Louis C.K. is arguably the most successful standup comedian working today. Not just because of his sitcom or standup specials, but because of his do-it-yourself mentality. He famously produced, shot, edited, and distributed his standup special Live at the Beacon Theater. This self-distribution model was quickly adapted by others.

In an interview with the New York Times Louis C.K. asserts that such creative freedom didn’t happen over night (the bold questions are the Times reporter).

Does it matter that what you’ve achieved, with your online special, and your tour can’t be replicated by other performers who don’t have the visibility or fan base that you do?

Why do you think those people don’t have the same resources that I have, the same visibility or relationship? What’s different between me and them?

You have the platform. You have the level of recognition.

So why do I have the platform and the recognition?

At this point you’ve put in the time.

There you go. There’s no way around that. There’s people that say: “It’s not fair. You have all that stuff.” I wasn’t born with it. It was a horrible process to get to this. It took me my whole life. If you’re new at this — and by “new at it,” I mean 15 years in, or even 20 — you’re just starting to get traction. Young musicians believe they should be able to throw a band together and be famous, and anything that’s in their way is unfair and evil. What are you, in your 20s, you picked up a guitar? Give it a minute.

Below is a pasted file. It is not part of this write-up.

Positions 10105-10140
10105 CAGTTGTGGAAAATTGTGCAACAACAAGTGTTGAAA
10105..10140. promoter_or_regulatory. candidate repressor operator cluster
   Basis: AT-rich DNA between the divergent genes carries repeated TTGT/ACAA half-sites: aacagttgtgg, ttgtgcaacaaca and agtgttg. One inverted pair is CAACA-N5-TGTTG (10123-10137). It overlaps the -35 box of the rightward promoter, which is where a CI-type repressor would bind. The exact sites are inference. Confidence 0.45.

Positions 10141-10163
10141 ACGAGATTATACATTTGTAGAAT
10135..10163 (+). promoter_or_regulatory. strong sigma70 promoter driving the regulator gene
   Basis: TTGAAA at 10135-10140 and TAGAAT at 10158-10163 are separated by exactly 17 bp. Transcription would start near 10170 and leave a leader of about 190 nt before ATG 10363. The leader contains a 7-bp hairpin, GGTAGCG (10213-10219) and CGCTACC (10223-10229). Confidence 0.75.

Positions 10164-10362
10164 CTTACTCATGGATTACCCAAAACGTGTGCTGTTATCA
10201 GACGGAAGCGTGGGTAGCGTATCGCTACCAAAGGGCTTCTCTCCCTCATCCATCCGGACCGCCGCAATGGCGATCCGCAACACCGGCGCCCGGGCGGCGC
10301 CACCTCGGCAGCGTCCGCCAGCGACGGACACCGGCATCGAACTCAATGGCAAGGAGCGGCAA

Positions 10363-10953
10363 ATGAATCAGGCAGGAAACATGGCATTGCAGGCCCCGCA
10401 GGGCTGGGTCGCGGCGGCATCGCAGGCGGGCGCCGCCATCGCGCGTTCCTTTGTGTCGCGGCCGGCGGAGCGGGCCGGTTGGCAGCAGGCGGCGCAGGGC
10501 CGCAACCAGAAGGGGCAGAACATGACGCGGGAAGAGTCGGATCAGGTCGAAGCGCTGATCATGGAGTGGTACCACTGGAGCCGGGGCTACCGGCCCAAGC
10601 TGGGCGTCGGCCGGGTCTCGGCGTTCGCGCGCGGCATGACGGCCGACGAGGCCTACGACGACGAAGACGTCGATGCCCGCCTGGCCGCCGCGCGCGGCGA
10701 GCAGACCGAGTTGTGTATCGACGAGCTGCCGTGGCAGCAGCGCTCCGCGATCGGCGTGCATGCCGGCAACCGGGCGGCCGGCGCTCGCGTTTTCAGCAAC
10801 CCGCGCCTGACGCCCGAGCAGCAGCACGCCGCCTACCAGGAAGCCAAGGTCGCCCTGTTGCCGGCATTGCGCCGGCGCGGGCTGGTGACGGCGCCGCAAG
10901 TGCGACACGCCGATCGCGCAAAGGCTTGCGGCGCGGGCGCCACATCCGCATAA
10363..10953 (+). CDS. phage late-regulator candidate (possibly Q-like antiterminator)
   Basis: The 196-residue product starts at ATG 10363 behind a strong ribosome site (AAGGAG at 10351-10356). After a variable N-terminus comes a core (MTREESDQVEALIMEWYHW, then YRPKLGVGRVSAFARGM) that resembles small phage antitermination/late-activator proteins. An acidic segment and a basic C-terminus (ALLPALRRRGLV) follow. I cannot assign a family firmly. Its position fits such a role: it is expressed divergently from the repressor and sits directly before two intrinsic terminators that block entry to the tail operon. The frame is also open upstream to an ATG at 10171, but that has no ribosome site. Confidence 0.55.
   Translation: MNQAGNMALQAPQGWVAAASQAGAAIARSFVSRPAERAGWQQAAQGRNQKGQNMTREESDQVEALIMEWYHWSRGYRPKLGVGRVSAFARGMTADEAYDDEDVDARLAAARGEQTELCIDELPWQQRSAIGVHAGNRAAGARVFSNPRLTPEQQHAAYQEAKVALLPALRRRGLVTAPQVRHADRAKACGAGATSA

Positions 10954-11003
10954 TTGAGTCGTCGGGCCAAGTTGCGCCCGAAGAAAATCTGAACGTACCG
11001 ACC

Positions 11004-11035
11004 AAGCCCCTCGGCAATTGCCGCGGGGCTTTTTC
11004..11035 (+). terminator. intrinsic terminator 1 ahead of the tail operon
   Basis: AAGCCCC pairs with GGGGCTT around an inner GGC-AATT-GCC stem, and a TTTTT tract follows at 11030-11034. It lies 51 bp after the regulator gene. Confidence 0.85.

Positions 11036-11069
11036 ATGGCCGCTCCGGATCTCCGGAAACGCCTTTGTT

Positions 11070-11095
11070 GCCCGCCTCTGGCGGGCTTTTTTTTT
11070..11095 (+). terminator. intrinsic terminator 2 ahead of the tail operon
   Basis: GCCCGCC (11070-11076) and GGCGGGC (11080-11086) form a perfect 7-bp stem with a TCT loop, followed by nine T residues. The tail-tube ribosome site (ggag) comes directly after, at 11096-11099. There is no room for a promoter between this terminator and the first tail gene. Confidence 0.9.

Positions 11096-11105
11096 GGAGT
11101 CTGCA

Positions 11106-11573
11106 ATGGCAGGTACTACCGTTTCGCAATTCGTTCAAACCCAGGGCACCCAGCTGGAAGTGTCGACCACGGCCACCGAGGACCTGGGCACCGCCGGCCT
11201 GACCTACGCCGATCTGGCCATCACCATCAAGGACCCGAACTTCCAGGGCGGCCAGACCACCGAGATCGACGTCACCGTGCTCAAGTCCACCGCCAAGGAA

Read the entire interview here.


  • Shannon McDonough

    In addition, now in his mid-40s, Louis is able to think for himself, manage his wealth, handle the fame and focus on what he wants to do with his art. He isn’t crashing and burning as some very young, very famous, very rich people might. In addition to having earned this success with his effort over time, he is also in a much better position to sustain it and his satisfaction.

  • EmilyWenstrom

    Love it. It’s so hard to hold onto this mentality for the long haul when we’re used to instant results in the digital age, but putting in the time is so, so important.

  • Hans van Dam

    It’s wonderful how it still comes across as something that can be achieved easily if you have patience and determination. But it’s nothing but hard and discouraging work – hard to stick with it overtime. Gotta love Louis!

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